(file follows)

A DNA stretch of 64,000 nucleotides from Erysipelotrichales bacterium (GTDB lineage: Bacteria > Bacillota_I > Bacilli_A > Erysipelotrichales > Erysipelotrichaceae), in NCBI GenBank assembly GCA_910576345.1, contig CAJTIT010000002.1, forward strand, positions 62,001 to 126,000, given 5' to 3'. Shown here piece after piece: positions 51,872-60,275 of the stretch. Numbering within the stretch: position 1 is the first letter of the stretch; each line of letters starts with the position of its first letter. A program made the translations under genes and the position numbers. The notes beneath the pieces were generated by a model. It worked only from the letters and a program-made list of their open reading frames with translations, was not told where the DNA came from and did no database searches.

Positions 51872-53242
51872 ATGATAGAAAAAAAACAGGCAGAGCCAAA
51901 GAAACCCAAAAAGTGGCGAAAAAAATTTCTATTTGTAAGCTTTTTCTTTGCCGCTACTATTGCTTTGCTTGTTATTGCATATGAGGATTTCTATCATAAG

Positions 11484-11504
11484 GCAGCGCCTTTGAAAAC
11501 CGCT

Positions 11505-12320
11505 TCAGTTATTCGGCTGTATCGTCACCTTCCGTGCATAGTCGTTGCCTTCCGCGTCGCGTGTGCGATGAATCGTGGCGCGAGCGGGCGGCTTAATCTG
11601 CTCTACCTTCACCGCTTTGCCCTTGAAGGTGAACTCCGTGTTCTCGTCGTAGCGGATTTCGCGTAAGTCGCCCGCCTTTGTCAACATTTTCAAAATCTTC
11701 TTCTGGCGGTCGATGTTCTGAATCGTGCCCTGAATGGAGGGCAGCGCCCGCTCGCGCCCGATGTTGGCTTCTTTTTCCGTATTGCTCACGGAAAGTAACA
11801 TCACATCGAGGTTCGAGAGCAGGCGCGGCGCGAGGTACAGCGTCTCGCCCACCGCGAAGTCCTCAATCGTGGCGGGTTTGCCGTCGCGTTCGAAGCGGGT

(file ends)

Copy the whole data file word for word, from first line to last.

A DNA stretch of 64,000 nucleotides from Erysipelotrichales bacterium (GTDB lineage: Bacteria > Bacillota_I > Bacilli_A > Erysipelotrichales > Erysipelotrichaceae), in NCBI GenBank assembly GCA_910576345.1, contig CAJTIT010000002.1, forward strand, positions 62,001 to 126,000, given 5' to 3'. Shown here piece after piece: positions 51,872-60,275 of the stretch. Numbering within the stretch: position 1 is the first letter of the stretch; each line of letters starts with the position of its first letter. A program made the translations under genes and the position numbers. The notes beneath the pieces were generated by a model. It worked only from the letters and a program-made list of their open reading frames with translations, was not told where the DNA came from and did no database searches.

Positions 51872-53242
51872 ATGATAGAAAAAAAACAGGCAGAGCCAAA
51901 GAAACCCAAAAAGTGGCGAAAAAAATTTCTATTTGTAAGCTTTTTCTTTGCCGCTACTATTGCTTTGCTTGTTATTGCATATGAGGATTTCTATCATAAG

Positions 11484-11504
11484 GCAGCGCCTTTGAAAAC
11501 CGCT

Positions 11505-12320
11505 TCAGTTATTCGGCTGTATCGTCACCTTCCGTGCATAGTCGTTGCCTTCCGCGTCGCGTGTGCGATGAATCGTGGCGCGAGCGGGCGGCTTAATCTG
11601 CTCTACCTTCACCGCTTTGCCCTTGAAGGTGAACTCCGTGTTCTCGTCGTAGCGGATTTCGCGTAAGTCGCCCGCCTTTGTCAACATTTTCAAAATCTTC
11701 TTCTGGCGGTCGATGTTCTGAATCGTGCCCTGAATGGAGGGCAGCGCCCGCTCGCGCCCGATGTTGGCTTCTTTTTCCGTATTGCTCACGGAAAGTAACA
11801 TCACATCGAGGTTCGAGAGCAGGCGCGGCGCGAGGTACAGCGTCTCGCCCACCGCGAAGTCCTCAATCGTGGCGGGTTTGCCGTCGCGTTCGAAGCGGGT